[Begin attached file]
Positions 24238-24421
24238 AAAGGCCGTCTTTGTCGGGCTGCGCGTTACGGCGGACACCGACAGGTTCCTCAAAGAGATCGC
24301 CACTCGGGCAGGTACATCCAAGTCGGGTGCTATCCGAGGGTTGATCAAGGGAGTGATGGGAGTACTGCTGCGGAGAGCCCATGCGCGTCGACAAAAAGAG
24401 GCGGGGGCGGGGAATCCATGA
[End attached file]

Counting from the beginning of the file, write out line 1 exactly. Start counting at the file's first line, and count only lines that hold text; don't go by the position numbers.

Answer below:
Positions 24238-24421